Street" is boxing slang for a fighter who has been knocked
semi-conscious, but remains on his feet. QUEER STREET the stage play is
the metaphysical, symbolic journey of Kiki Diamond, an aging boxer who
squares off in the ring with the world's toughest opponent... LIFE. As
Kiki is being pummeled in the ring, he slips in and out of consciousness
and rages about the cards that LIFE has dealt him. Realizing that his
existence has been inconsequential, he decides to call it quits and
chooses to retreat to "Queer Street". "Queer Street" is a dream world,
and at first it's bliss for the antiquated pugilist as he winds up in
his old childhood hideout of a rooftop somewhere in the Bronx.
"Queer Street" comes at you from the angle of "The Last of The Urban White Boys"-- a heterosexual, working class male. Someone who was schooled & conditioned by men from a world before Kennedy was shot... someone who had the best of intentions and is holding on to information and values that have become obsolete in the new millennium. What becomes of such people? Their numbers are dwindling and society casts a cold eye on them unless they are needed. As we advance in education, technology and culture, these men are quickly becoming outcasts who don't fit in, that is until the next disaster... and there is always a next disaster.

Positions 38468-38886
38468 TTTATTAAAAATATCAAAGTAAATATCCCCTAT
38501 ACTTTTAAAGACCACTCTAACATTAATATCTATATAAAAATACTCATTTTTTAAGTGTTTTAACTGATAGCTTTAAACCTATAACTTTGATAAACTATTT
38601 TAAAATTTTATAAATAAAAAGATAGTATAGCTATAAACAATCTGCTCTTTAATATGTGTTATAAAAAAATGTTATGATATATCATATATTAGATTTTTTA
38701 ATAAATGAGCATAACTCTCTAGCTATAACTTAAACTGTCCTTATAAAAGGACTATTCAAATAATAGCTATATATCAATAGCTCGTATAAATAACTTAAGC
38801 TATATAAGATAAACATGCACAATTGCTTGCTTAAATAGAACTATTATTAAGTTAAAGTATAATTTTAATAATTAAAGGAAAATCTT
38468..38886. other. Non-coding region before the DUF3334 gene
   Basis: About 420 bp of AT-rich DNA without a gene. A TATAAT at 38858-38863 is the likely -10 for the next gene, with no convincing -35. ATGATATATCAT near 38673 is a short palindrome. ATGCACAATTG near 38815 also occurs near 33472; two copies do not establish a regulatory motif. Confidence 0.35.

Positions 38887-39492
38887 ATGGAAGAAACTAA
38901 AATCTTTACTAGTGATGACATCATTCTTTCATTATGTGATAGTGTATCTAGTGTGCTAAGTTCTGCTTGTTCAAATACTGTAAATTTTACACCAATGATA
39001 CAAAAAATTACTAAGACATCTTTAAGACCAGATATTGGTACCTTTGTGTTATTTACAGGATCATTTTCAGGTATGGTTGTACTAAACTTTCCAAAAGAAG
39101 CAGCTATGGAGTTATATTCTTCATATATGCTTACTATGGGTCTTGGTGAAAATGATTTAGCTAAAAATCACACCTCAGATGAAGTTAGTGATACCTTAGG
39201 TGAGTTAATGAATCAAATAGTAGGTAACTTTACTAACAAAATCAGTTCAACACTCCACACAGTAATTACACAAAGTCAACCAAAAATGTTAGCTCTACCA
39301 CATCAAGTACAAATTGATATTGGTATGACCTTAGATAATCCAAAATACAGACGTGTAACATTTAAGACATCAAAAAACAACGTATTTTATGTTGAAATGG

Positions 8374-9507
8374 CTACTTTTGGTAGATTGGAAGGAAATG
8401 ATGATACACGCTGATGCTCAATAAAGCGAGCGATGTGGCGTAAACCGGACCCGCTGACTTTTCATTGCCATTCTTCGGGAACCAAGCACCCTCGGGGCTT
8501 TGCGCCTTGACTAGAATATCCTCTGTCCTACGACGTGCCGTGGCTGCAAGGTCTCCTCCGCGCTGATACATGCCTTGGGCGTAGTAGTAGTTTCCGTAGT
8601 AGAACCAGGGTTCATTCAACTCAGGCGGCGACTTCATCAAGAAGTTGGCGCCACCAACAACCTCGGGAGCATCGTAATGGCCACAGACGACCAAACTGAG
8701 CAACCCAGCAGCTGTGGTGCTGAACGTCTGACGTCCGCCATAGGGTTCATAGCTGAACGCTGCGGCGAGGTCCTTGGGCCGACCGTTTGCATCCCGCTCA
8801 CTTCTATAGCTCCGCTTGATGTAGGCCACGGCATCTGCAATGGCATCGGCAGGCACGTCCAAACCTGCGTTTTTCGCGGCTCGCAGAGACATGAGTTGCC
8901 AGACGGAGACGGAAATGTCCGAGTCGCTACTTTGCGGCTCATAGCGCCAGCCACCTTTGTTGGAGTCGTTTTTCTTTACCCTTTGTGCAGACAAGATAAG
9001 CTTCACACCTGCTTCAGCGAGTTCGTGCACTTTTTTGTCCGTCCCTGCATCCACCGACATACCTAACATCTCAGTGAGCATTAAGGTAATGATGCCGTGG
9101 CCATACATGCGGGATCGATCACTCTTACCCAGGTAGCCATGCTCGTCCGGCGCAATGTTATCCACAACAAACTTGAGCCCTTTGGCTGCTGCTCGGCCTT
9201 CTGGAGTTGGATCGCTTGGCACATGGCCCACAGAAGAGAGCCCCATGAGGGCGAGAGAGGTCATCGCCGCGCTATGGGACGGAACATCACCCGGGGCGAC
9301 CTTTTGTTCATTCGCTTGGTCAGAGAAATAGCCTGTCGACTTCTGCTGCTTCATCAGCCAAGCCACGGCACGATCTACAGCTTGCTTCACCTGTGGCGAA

"Queer Street" is a spiritual journey, but
make no mistake... the ideas and language can be rough and harshly
funny. It is the poetic language of an old school, New York
Irish/American street kid, who pulls no punches. If it can be said
that the current crop of plays being produced are sensitive explorations
into human relations and psychology, "Queer Street" is just opposite.
It is an explosion of "in your face" ideas and opinions that are thought
by many, but rarely expressed in a polite and politically correct
Running Time Approximately: 1 hour/20 minutes
"Queer Street" Photo by Nicholas B. Daddazio
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